How to Clean Mineral Deposits from Excess Moisture
TOM (CALLER): I have a three-season porch, aluminum. And the inside, on the struts – not the panels themselves but the support struts that support them – I have like an oxidation or mineral deposit. And it’s white and I’m trying to figure out how to take it off.
TOM: Do you think it’s the result of a leak, Tom?
TOM (CALLER): Yeah, moisture building up. It’s not just in one spot. It’s all along the whole bottom strut, on the whole porch.
TOM: So if it’s a mineral deposit, the easiest way to get rid of that is with a vinegar – a white-vinegar-and-water solution. Because the vinegar will melt the salts.
TOM (CALLER): OK.
TOM: Now, if that takes it off, great. It’s not going to stop it from reappearing. If that’s the condition, what you really need to do is look for ways to dehumidify that space. Because the moisture is going to continue to condense on that and form those deposits, even if you were to get it clean again.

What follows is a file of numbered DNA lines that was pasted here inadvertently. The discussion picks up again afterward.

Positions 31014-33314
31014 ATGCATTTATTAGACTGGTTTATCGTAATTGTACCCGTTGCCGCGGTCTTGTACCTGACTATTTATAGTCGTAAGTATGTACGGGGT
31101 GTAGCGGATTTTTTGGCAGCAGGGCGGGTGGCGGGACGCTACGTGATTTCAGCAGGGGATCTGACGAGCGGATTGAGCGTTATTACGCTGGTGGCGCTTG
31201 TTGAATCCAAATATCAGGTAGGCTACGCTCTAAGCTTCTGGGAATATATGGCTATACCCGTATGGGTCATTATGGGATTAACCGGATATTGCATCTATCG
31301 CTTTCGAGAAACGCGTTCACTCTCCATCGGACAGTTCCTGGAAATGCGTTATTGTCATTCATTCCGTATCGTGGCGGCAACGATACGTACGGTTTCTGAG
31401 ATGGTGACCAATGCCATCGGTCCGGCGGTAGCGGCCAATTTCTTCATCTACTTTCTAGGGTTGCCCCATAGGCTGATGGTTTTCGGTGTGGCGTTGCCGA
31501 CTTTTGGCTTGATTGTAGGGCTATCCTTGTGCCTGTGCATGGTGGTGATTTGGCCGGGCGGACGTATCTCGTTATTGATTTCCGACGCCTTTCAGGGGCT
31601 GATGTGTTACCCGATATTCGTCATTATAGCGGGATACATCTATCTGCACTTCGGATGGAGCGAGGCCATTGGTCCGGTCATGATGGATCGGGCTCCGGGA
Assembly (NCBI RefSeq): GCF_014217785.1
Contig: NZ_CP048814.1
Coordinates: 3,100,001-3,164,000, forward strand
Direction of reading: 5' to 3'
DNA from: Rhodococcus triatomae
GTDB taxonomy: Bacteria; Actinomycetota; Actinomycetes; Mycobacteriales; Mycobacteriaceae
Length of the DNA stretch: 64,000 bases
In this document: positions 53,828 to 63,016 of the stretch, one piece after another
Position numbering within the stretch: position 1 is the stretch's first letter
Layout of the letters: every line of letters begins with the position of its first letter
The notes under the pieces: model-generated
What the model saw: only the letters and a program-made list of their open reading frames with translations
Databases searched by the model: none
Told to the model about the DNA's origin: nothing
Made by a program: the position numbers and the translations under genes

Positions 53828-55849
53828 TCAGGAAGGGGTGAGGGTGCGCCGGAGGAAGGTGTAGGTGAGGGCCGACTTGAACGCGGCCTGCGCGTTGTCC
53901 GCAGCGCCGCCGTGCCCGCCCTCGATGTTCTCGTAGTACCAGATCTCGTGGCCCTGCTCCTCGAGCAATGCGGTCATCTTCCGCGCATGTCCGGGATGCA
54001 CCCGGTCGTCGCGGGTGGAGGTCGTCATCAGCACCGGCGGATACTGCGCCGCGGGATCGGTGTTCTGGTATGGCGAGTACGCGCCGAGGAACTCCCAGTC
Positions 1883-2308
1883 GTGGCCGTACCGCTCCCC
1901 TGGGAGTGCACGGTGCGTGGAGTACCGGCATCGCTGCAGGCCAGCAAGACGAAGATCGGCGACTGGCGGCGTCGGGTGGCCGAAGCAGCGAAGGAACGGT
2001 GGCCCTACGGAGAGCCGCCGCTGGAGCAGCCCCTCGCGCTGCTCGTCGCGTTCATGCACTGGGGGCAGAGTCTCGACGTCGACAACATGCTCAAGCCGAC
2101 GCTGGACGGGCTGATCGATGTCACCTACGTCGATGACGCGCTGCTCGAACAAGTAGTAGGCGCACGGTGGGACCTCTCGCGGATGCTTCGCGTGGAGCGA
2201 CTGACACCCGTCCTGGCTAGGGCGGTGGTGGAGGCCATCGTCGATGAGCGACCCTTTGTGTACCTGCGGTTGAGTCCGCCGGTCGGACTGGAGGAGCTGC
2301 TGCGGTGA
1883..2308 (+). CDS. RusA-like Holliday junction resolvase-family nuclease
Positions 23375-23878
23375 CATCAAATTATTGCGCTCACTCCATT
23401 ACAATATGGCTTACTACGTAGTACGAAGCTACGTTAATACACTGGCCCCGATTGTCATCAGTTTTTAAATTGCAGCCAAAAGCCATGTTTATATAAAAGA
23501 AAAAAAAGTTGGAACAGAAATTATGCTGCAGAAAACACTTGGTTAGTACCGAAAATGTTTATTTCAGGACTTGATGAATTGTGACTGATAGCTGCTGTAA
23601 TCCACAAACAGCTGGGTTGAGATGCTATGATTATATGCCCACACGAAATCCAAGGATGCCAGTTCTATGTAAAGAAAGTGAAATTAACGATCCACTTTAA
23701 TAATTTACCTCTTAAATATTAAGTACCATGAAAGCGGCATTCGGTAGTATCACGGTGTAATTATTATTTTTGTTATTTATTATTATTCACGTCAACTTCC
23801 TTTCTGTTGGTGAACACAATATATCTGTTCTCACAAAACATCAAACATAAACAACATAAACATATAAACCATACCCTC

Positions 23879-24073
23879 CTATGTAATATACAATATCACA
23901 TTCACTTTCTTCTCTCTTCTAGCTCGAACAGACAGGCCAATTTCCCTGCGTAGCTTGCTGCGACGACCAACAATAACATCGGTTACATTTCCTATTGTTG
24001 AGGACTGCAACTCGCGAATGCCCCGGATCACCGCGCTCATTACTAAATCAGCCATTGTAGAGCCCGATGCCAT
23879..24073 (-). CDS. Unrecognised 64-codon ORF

The other product that you could think about using is called CLR – Calcium, Lime, Rust Remover. That’s another type of mineral-salt cleaner that’s a little bit stronger than vinegar and water but that will also work, as well.
TOM (CALLER): OK. That won’t take the – it’s anodized aluminum. It’s that brown, bronzed aluminum for a three-season porch. That won’t affect it? The CLR?
TOM: I don’t believe it will. But you could always try it in a – you know, they always say test a small area. But I think you’re going to find that the reaction of that material on the salts will just melt it away.
TOM (CALLER): OK. I’ll give that a try.
TOM: Alright. Well, good luck with that project. Thanks so much for calling us at 888-MONEY-PIT.